5G Security: It’s Zero Hour for Zero Trust
PRIVATE SECTOR PERSPECTIVE — Fifth-generation (5G) mobile technology will completely transform global telecommunications networks. Billions more devices, sensors, and systems will be connected worldwide. Downloads will be much faster, latency will be much lower, and the capacity to connect more devices to the network will skyrocket. For all its performance advantages, however, 5G will abruptly expand the nation’s cyber attack surface—a potential boon for U.S. adversaries. Recently published federal guidance could help cloud providers and mobile network operators manage emerging risks. The first step is embracing a leading cybersecurity mindset: It’s zero hour for zero trust.
The zero trust model relentlessly questions the premise that users, devices, and network components deserve to be trusted just because they’re in the network. Zero trust has three core principles: assume a breach; never trust, always verify; and allow only least-privileged access based on contextual factors. This mindset is mandated for the federal government in Executive Order 14028. What’s more, it’s woven throughout the new 5G cloud cybersecurity guidance from the Cybersecurity and Infrastructure Security Agency and the National Security Agency.
The CISA/NSA guidance gives practical advice to service providers and system integrators that build and configure 5G cloud infrastructures. For instance, the four-part series covers preventing and detecting lateral movement—detecting threats in 5G clouds and preventing adversaries from using the compromise of one cloud resource to compromise an entire network. It also covers securely isolating network resources, including securing the container stack that supports the running of virtual network functions (VNFs).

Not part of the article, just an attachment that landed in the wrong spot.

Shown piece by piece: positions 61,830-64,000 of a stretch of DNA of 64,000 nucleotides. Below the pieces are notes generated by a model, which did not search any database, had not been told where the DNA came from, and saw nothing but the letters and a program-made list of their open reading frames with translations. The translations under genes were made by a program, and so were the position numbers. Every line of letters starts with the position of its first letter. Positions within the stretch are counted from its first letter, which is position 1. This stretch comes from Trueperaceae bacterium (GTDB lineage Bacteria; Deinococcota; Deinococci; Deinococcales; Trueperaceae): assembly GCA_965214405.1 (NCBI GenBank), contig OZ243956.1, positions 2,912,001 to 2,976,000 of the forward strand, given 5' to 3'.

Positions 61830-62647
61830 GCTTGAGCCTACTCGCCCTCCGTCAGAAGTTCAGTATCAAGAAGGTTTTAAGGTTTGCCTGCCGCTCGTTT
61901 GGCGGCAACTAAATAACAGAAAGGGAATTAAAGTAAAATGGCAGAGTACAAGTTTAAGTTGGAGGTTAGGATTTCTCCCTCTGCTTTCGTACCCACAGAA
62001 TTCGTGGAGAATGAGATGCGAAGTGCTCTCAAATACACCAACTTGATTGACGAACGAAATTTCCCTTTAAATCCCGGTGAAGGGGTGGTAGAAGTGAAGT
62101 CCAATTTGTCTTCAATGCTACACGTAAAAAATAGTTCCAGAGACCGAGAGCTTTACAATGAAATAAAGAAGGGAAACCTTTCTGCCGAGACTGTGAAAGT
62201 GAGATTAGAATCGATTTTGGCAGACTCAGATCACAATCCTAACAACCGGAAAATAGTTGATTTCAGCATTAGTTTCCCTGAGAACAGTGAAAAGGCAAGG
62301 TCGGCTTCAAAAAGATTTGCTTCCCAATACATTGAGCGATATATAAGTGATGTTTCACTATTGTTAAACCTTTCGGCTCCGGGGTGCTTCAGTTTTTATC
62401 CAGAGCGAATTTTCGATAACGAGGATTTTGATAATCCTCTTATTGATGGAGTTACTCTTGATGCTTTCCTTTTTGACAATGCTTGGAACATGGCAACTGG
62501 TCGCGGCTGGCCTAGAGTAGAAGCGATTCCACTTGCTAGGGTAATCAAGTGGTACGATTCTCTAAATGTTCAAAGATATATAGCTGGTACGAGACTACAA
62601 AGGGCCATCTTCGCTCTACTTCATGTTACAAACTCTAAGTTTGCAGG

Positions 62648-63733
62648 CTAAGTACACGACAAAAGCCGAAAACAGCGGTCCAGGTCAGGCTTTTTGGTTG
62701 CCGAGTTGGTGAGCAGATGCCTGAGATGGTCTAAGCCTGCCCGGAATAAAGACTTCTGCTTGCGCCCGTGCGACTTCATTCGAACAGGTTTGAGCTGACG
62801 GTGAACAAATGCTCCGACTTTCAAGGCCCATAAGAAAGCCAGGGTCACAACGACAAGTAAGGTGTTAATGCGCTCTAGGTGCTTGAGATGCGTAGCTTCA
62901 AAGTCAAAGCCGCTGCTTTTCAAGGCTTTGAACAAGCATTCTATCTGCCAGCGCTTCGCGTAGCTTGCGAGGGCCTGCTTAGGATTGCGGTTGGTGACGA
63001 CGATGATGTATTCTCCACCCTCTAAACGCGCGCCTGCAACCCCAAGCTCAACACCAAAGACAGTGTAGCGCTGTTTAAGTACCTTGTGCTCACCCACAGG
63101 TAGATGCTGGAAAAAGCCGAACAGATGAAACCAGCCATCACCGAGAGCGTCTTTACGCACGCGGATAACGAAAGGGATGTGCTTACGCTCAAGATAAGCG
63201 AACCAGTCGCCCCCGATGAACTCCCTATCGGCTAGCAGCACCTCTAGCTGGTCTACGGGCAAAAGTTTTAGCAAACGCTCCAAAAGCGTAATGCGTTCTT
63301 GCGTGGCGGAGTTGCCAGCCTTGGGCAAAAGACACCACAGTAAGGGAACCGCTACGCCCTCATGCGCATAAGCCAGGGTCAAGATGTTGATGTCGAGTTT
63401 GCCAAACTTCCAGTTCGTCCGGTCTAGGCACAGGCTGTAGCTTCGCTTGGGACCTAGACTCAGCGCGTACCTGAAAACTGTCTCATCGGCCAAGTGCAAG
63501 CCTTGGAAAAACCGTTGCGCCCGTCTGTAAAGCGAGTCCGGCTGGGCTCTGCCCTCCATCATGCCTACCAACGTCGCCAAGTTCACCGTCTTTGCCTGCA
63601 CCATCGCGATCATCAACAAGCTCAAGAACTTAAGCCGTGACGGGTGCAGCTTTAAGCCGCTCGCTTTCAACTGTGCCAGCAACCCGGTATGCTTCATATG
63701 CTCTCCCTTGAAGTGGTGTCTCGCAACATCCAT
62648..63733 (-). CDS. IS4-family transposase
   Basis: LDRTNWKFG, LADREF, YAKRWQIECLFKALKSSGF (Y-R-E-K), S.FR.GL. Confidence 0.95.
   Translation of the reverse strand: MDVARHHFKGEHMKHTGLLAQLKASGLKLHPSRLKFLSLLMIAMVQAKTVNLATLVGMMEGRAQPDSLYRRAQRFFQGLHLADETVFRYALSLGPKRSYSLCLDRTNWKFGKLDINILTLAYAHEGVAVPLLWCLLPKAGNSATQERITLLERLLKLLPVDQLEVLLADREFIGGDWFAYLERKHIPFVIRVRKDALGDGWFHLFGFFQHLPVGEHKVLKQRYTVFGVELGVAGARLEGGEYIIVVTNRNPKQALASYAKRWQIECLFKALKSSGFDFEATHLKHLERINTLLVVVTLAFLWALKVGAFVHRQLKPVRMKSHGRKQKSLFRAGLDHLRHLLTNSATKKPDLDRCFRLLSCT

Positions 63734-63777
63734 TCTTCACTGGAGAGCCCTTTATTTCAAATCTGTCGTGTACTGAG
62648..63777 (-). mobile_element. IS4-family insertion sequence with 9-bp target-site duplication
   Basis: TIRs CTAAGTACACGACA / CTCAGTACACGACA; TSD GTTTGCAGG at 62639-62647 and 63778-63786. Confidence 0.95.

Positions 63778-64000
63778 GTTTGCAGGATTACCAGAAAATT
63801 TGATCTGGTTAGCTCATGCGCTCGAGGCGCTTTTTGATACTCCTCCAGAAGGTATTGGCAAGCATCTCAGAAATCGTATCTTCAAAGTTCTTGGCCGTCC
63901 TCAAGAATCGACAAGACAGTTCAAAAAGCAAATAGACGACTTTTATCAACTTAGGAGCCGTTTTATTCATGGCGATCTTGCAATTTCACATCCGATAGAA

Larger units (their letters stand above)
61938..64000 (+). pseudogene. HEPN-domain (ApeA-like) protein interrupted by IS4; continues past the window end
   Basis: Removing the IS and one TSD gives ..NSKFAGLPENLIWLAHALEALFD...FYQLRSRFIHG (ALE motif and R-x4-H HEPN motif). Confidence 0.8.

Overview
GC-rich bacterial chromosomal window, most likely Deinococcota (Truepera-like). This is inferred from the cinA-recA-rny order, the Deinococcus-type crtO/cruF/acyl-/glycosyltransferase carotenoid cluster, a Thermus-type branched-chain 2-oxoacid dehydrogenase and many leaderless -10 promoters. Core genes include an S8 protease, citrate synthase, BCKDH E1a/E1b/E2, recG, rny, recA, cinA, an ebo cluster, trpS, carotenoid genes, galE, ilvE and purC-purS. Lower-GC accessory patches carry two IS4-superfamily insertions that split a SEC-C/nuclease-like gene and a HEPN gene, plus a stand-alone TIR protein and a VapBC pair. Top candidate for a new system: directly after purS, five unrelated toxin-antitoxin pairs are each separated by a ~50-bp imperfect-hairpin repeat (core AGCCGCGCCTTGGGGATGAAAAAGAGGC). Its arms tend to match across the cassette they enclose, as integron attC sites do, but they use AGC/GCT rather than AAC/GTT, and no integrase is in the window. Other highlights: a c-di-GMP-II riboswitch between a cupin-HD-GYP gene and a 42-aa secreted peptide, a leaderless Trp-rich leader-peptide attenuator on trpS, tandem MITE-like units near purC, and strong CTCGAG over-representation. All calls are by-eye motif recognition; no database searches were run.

Moreover, organizations looking to bring a zero trust mindset into 5G cloud endpoints and growing multi-cloud environments should leverage insights and existing tools. One example is a new report, published by our company, Booz Allen, Building Mission-Driven 5G Security with Zero Trust, which explains the pillars of zero trust—and how to use them, with governance, to understand the strengths and gaps in current capabilities, and to design actionable plans for improved security. Both the CISA/NSA guidance and the report are informed in part by the federal government’s published assessment of 5G threat vectors.
Embracing zero trust for 5G is a continuous process. Here are four complementary steps that organizations can employ on an ongoing basis to realize zero trust for 5G:
Diagnose: It starts with taking stock of your current capabilities, evaluating their maturity and effectiveness relative to the threats you face, and identifying critical gaps.
Design: Armed with a threat-centric understanding of where you are, set a target for where you need to be to reduce risk and use that target to align your zero trust strategy and roadmap.
Develop: Support strategies with a zero trust architecture and technical designs and use vendor assessments to identify the right solutions for your needs.
Deploy: Operationalize your design by configuring and integrating solutions that close critical gaps across the pillars of zero trust.
In addition, operators of 5G ecosystems need holistic security that includes zero trust architecture, 5G development, security and operations (DevSecOps), and a 5G workforce, as well as vulnerability research and embedded security.
To be sure, no single document provides a total solution for zero trust in 5G. Even the CISA/NSA guidance notes it does not provide a complete template—but it also stresses the best practices therein can enable significant progress.
With a zero trust mindset, the national security community—and the private sector—can protect highly connected devices and methods of network access. We can prepare today to secure emerging 5G-enabled capabilities. It’s time for organizations to take stock of their challenges and risks and set a path toward zero trust for 5G.
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Dr. Kristopher Hall is a Senior Lead Technologist at Booz Allen Hamilton where he leads 5G security efforts. He has more than 23 years of experience in software development, cyber security, and telecommunications with an emphasis on mobile networks.